Mark and I have been joking that I should rename my blog “Following Mark around Japan” since the last couple of posts have all been about my adventures with him. And this one is no different; on Wednesday it was Showa Day, and since we both had the day off from school, we decided to head down to Mimata Town to check out the Hayauma Festival.
Hayauma is a supplication festival for the increase of animal stocks. It takes place at different venues throughout Japan, but every year on April 29, you can see it in Mimata Town. The Google translate version of the town’s website had the venue down as ‘Hayuma Shrine’, but when we put that into Google Maps, the GPS led us to the local bowls tournament.
We decided to go to the town office and ask someone there about the venue. But all the lights were turned off, closed for the holiday. While Mark tinkered around with the GPS, I scanned the parking lot, thinking it was suspiciously full, and noticed a few people sitting on a bench checking their watches.
I spotted a white flag next to the bench that said ‘matsuri‘ (festival) in hiragana and some kanji which I decided would read ‘pick up point’.”I think they’re waiting for a bus.”
Struesgod, a bus turned up a few minutes later and we buckled up and got on its tail. Following it all the way to the festival, we realised it was at a Hayama Park, which also happened to have a shrine.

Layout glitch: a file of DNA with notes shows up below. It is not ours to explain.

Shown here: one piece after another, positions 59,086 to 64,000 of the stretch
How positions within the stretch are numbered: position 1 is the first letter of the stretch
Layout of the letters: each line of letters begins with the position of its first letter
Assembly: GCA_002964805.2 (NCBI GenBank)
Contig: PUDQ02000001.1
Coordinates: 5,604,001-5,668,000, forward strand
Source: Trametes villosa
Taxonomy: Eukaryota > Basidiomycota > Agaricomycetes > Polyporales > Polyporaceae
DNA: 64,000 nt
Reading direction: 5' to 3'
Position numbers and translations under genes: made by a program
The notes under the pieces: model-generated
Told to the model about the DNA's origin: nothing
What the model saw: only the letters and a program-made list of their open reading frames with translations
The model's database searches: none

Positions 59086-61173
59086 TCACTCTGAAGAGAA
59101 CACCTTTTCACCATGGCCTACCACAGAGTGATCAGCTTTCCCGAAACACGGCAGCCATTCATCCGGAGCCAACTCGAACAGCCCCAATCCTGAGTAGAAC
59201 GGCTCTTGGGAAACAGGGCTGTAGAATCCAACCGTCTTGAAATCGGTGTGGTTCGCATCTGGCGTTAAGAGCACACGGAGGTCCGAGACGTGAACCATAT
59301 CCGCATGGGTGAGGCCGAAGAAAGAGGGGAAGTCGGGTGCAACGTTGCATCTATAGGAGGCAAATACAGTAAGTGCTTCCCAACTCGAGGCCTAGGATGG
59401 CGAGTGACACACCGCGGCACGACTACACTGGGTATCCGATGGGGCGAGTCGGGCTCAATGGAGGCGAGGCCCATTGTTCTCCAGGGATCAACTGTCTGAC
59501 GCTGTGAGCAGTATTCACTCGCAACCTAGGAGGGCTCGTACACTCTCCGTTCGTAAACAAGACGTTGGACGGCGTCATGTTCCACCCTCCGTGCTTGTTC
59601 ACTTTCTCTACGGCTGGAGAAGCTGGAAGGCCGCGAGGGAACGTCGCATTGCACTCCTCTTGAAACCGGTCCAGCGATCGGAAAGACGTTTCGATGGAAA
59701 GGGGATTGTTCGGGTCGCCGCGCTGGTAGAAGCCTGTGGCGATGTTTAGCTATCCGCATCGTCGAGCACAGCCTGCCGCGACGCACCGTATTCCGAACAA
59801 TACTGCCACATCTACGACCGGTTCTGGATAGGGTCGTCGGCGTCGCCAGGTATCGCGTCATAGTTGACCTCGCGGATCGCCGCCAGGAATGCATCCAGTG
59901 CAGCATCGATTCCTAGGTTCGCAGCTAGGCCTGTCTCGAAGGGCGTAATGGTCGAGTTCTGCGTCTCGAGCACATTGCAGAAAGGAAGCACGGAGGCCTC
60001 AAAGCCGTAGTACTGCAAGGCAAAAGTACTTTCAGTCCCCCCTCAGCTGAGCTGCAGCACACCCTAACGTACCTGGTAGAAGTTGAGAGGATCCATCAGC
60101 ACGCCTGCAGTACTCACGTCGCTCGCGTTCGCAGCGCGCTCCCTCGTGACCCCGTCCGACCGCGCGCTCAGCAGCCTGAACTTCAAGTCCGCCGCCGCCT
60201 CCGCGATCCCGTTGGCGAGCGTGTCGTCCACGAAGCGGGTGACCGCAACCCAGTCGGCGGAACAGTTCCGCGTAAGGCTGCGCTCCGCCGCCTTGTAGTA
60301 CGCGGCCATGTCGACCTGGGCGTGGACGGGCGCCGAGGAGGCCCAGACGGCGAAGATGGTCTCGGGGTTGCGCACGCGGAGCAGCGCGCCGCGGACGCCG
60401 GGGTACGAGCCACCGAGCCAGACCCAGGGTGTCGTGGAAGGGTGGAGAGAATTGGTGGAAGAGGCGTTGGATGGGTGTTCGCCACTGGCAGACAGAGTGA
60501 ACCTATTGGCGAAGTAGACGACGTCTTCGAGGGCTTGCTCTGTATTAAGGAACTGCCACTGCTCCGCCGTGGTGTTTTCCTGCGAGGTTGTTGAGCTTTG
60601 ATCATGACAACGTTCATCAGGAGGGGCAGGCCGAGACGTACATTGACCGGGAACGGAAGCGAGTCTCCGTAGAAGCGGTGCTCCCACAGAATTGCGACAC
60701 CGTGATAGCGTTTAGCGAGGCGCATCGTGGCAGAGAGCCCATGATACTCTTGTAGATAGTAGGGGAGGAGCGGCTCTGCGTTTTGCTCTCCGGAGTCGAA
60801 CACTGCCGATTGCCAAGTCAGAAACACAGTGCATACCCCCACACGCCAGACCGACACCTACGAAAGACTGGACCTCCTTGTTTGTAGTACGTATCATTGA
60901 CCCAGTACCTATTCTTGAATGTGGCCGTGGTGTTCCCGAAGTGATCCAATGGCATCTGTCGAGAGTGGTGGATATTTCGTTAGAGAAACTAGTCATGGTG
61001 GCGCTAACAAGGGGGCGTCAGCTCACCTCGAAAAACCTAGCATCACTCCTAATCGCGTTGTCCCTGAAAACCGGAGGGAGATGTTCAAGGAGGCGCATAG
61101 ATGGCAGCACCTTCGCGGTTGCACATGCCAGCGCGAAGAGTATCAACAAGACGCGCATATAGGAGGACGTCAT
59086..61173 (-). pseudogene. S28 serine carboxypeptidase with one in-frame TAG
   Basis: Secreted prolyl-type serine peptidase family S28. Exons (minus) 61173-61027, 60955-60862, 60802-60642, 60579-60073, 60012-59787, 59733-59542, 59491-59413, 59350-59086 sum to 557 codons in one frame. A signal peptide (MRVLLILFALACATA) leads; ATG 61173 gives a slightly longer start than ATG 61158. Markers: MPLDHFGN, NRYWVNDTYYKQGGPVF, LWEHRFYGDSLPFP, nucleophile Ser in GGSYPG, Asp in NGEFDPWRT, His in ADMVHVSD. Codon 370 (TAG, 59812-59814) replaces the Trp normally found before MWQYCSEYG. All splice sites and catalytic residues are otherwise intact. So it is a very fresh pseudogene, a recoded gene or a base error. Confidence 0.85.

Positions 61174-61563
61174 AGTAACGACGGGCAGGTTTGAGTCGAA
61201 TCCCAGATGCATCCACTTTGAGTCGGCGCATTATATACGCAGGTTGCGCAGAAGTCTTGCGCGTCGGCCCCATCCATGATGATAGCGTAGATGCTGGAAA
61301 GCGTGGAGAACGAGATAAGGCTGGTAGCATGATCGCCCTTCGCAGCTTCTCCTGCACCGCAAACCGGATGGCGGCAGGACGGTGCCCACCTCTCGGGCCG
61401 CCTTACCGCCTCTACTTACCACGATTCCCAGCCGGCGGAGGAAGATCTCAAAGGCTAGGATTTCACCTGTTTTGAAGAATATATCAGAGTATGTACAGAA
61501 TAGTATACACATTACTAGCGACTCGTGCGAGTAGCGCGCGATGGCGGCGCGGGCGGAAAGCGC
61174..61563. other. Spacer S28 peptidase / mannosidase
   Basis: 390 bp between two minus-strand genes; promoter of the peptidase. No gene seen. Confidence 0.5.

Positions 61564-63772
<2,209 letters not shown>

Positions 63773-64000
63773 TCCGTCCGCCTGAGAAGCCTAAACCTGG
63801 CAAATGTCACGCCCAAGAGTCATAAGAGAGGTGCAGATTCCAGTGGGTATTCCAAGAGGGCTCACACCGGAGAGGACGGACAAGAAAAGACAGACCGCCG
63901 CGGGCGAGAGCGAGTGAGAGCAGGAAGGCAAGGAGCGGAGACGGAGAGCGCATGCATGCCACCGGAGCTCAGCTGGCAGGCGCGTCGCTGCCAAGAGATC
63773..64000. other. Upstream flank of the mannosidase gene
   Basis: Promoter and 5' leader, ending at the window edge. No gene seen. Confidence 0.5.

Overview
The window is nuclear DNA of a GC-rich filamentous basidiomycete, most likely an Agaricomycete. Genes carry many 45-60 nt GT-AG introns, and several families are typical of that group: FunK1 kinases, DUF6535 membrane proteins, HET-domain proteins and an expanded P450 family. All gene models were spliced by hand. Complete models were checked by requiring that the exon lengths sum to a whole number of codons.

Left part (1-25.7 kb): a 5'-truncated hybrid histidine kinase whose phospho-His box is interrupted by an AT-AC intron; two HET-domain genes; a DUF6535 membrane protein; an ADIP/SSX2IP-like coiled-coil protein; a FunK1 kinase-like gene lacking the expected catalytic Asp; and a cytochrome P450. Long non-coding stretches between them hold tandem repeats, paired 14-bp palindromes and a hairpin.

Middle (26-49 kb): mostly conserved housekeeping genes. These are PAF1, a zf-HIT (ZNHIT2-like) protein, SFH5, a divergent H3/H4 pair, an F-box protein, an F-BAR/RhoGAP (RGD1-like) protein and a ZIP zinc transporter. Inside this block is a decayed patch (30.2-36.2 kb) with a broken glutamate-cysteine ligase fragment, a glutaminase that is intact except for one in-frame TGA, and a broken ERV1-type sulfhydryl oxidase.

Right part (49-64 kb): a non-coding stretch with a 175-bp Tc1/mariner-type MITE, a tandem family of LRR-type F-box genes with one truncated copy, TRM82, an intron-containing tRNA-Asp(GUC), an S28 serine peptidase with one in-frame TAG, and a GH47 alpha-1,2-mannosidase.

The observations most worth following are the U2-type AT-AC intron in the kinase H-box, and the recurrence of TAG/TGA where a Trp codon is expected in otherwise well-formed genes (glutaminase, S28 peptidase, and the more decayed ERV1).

We made it just in time to see the horse-dance. For the supplication, a horse is decorated with brightly coloured cloth, flowers and bells and led by a procession of dancers in a circle to traditional, shamisen music.
When I heard about the horse-dance, I imagined the horse being led around the circle, but the horse is actually supposed to ‘dance’ too; Its handlers tie ropes across its body and then maneuver them in such a way as to get the horse to kick and gallop. It was quite uncomfortable to watch, to be honest, because the poor horse was clearly not having a good time of it.
The horse-dance was at least only a few minutes long, and that made me feel better about it.
The rest of the festival consisted of a lot of (human) dancing, taiko drumming, and a performance by the local high school orchestra.
Afterward, we headed down to the river for a bit, and then over to Shiibae Park where the town is holding an azalea festival. But the flowers are unfortunately already dried up, even though the festival is supposed to go on into early May.
We had spotted a sign for Nagata Gorge and decided to check it out on the way back. The gorge, which seems to go on forever, hides just off the road and is as beautiful as Takachiho. Miyazaki and her hidden gems, ne?